How to Plan Great First DatesTom Kerr
Why the best idea may be the worst plan for a great first date
We all want to experience the perfect date, and feel the sparks of chemistry fly as we become swept away with the passion play of an exciting new encounter with someone special.
Personal boundaries are important for keeping things in perspective and allowing our personalities to assert themselves in a sexy, balanced, confident way, and so are personal plans and strategies.
Consider it a romantic investment: the energy you put into planning your ev ening will come back to you many times over, in the form of a rewarding and fun experience.
There is a popular phrase – referred to as “the four P’s – taught by management workshop experts, and it applies to micromanaging your romantic life, as well: Prior Planning Prevents Problems.
And, of course, we’ve all been taught that first impressions make the most lasting ones. But then somebody asks us out on a date and it has been so long since that happened that we go into a panic and all we can think about is shopping for something to wear, or at least doing laundry so we have something clean to wear.
Get a Plan
What we need to start thinking about is planning the meeting place and the agenda, to increase the chances of having another date in the not so distant future. Cupid is clever, but sometimes we need to encourage Cupid with a little foresight and a practical plan.
First rule: just because it is considered the ideal date according to conventional wisdom, think again, because you don’t just want to have an ordinary and conventional date. You want to have an extraordinary and unique date, and that requires a little creative thinking.
Dinner and a Movie?
For instance, meeting someone special for dinner followed by a movie is considered the ideal date, by most people, and is such a standard date theme that “dinner and a movie” has become almost synonymous – practically a modern euphemism – for the perfect date.
But too many things can go wrong with the traditional dinner and a movie date, and we have heard dozens of stories from those people who tried and failed to make this the ideal first outing.
For instance, any number of problems can come up by putting dinner in front of a deadline, and movie starting times, whether we like to think of them that way or not, are deadlines. No theatre is going to hold the curtain or reserve a good seat for two, just because you and your honey decided to linger over dessert, or because the service at the restaurant or the waiting time in the cue outside to get into it was slow.
What if you finally hit it off in – things are rolling right along, when suddenly you realize that film down the street is also rolling, and you’re both missing the most important scene of the movie – the one where you learn who the characters are and what the plot involves?
Don't Impose a Deadline
What is more important, learning what the person you're dating is all about, and what your interpersonal chemistry involves, or making it to the movie on time? The movie could end up being a dud, after all, whereas your connection to the person across the table could lead to an award-winning relationship.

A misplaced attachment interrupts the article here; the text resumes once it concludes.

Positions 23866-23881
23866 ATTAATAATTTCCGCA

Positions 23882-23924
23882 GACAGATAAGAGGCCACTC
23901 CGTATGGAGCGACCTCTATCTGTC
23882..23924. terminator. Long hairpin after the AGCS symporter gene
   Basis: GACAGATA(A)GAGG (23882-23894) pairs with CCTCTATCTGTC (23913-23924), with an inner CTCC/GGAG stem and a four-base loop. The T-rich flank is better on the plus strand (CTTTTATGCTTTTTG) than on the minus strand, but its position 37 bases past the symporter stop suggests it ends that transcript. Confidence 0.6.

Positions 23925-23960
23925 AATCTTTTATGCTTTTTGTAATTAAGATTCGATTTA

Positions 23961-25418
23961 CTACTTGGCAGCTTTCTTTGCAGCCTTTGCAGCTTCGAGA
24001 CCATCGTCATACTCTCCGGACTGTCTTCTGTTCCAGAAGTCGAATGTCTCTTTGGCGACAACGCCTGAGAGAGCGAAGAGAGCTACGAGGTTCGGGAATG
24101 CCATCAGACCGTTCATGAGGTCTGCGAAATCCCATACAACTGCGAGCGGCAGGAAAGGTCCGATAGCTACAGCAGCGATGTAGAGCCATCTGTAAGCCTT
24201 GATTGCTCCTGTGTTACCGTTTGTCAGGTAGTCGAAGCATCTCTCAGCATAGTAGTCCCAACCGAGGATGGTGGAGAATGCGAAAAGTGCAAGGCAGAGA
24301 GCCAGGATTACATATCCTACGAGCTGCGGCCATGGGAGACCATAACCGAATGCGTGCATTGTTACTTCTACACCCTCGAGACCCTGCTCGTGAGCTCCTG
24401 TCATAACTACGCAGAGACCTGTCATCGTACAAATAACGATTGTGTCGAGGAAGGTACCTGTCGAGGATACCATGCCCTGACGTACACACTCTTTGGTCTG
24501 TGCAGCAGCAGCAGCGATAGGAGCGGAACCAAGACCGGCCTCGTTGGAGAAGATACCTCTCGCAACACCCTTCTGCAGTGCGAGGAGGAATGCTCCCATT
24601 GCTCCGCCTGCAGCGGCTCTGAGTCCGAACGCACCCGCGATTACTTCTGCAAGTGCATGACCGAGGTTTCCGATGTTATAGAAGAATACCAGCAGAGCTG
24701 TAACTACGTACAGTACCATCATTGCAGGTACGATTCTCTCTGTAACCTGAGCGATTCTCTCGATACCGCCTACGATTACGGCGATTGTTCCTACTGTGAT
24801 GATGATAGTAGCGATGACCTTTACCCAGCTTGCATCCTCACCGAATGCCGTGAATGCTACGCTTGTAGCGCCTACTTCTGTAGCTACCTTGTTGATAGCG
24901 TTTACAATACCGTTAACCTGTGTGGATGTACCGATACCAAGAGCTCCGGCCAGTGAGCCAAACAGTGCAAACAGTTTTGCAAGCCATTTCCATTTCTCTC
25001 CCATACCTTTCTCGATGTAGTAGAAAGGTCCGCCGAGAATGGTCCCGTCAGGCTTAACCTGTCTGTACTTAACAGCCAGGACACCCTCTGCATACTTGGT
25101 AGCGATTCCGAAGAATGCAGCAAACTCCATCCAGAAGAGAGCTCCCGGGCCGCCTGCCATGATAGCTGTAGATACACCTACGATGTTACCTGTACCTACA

Interrupting a delightful and intimate chat over chocolate mousse to venture into the unknown realm of a crowded theater is not always a good idea, so we suggest not imposing this kind of deadline and limitation on your evening.
Even if you do benefit from synchronicity and manage to make it to the theatre right on time with no delays, then you throw your destiny to the wind by entering into one of the most controversial arenas for sharing time with somebody new.
Studies show that people react to movies the way they react to politics and religion: with intense feeling, stubborn opinions, and dramatic personal differences along arbitrary lines of personal taste.
And this not only applies to the film itself, because even if you both agree on the movie, you may disagree over movie etiquette: Should you buy popcorn? Should you order it with or without butter?
Does one of you like to comment and talk during the movie, whereas the other finds that kind of behavior extremely annoying? What about seat selection – some of us insist on sitting up close, others refuse to sit anywhere but in the back of the theater. And if the movie is popular, you might not even find a seat together, which would be comical if it wasn’t such an outrageous disaster.
Save It For Later
Our advice: save the dinner and a movie date for after you have gotten to know one another and are comfortable in your relationship. Take some of the pressure off of your first outing, because the more relaxed you are, the more fun you’ll have. And take some of the guesswork out too, so that you don’t have to be confronted with controversy or inconvenience.
Plan a dinner at a restaurant you both like, and then take a stroll around town afterward, and hit a few bars and cafes along the way for an after-dinner drink or dessert. Listen to some music, or go dancing. If you change your mind in those situations, you can just improvise and visit an art gallery, sit on a park bench and people-watch, or – if things are going really well – you might both want to head back to your place for a nightcap.
After all, if you are going to make your own movie – and we all have the option to direct and star in the film that is our life – you might want to include at least one good love scene.